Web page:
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Balan Wonderworld
Game Reviews

Balan Wonderworld

Run, jump, dress up and pick stuff up in this nostalgia-heavy, no-frills platformer from Yuji Naka.

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Nostalgia’s a funny thing, isn’t it? It’s all well and good to look back and how good things used to be, but it’s also easy to forget that maybe things weren’t always perfect. Sure, there were some great games back in the early days of gaming, but there wasn’t a Game Pass to make it easy to try those games out, bugs and glitches were far more common and unlikely to be fixed and it was difficult to connect with other players if you were interested in doing so.

Still, there’s plenty of games that try to capture the essence of what made early gaming great. Balan Wonderworld, the latest creation from Yuji Naka, definitely hanging its magical hat on that hook, so if you’re interested in a no-frills 3D platformer, you might want to check it out.

When you’re in a mental state, you might find you need some help. That’s when the Balan Theater appears. It’s a place where anyone and everyone visits when their souls are thrown out of whack, run by the mysterious impresario Balan. Leo and Emma both have their own issues, but Balan’s here to assist – assuming they can help other visitors in the magical Wonderworld beyond the Theater.

You know how modern games take classic genres and introduce new elements to them in order to freshen them up for a new era? Yeah, Balan Wonderworld isn’t one of those games. This is a collectathon platformer through and through, though it’s got a level-based system making it feel a bit more like Crash Bandicoot rather than Super Mario 64. You’ll explore areas, searching for Balan statues that you’ll then use to unlock more areas. Repeat this enough and you’ll fight a boss, unlocking a new world full of areas that you’ll then scour for statues. That’s pretty much it!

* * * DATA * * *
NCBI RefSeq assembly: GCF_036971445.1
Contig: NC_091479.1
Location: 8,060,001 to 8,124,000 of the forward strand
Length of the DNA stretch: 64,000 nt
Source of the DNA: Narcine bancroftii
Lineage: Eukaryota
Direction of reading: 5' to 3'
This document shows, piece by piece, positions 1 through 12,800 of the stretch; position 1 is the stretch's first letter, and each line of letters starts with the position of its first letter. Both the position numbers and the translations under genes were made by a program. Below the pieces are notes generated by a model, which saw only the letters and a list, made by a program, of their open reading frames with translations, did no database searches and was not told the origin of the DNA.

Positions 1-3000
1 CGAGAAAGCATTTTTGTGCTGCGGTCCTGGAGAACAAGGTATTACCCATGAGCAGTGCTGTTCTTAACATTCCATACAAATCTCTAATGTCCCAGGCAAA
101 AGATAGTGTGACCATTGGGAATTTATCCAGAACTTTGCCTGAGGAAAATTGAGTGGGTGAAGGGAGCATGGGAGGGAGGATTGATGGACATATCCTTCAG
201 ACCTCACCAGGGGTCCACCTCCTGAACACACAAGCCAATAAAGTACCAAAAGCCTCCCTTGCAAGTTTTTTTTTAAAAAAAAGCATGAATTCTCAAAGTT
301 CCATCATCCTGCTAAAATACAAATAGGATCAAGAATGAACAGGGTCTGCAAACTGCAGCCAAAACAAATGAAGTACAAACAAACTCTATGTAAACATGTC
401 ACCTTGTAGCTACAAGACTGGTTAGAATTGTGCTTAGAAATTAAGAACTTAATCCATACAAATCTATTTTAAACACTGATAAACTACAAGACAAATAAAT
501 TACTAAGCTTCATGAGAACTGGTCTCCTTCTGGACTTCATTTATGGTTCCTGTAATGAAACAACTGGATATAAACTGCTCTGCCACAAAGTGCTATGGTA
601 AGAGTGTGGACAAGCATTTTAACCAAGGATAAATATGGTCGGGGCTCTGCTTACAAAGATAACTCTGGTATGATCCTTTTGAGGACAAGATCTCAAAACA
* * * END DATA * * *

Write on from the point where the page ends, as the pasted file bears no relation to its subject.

That’s not to say there isn’t a gimmick. Your character is able to wear magical costumes that change up not just their looks, but their abilities as well. These are how you fight baddies and get past obstacles throughout Balan Wonderworld. Costumes come in a variety of shapes and sizes and offer a variety of skills as well, from a damaging tornado attack to projectiles to the ability to stretch vertically and bounce about.

There’s an absolute ton of different costumes available, but it’s possible to carry several and switch between them as needed, so the game is all about using the right duds at the right time. That’s especially true when one considers that there’s really only one action button and therefore some costumes will disable your ability to jump. Expect a little frustration on that front until you get used to the concept.

Beyond platforming challenges and light combat using your various costumes, there’s not a lot else to say about Balan Wonderworld’s gameplay. There’s a story, but it’s a little vague, presented primarily via post-boss cutscenes – you’re really meant to read a 200-page eBook to catch up on what’s going on. Yes, really. Check it out on Amazon if you’re interested. That’s not to imply that the plot is incomprehensible without studying up, but it’s certainly a strange choice for a game that would very much like to succeed the likes of Nights and Billy Hatcher.

One way in which Wonderworld does manage to live up to those classics is its presentation. This is a gorgeous game worthy of the old days. From graphics to sound, it’s all the most colorful and endearing parts of the Gamecube era brought back to life. Presentation is clearly where most of the development time and attention went and it shows. One interesting note is the presence of local coop play, but, well…it’s explicitly local cooperative play, so you can’t grab an online friend and adventure together. That’s unfortunate, but coop play is a decent addition for what it is.

With all that in mind, you should probably keep your expectations under control when it comes to Balan Wonderworld. It’s a perfectly playable adventure that really seeks to capture the classic platforming experience from both a presentation and gameplay standpoint. If you think you’re in for more than that, you might be a little disappointed. Otherwise, though, it’s not a bad idea to visit Wonderworld and check it out. You’re bound to have quite the time.

About the Author: Cory Galliher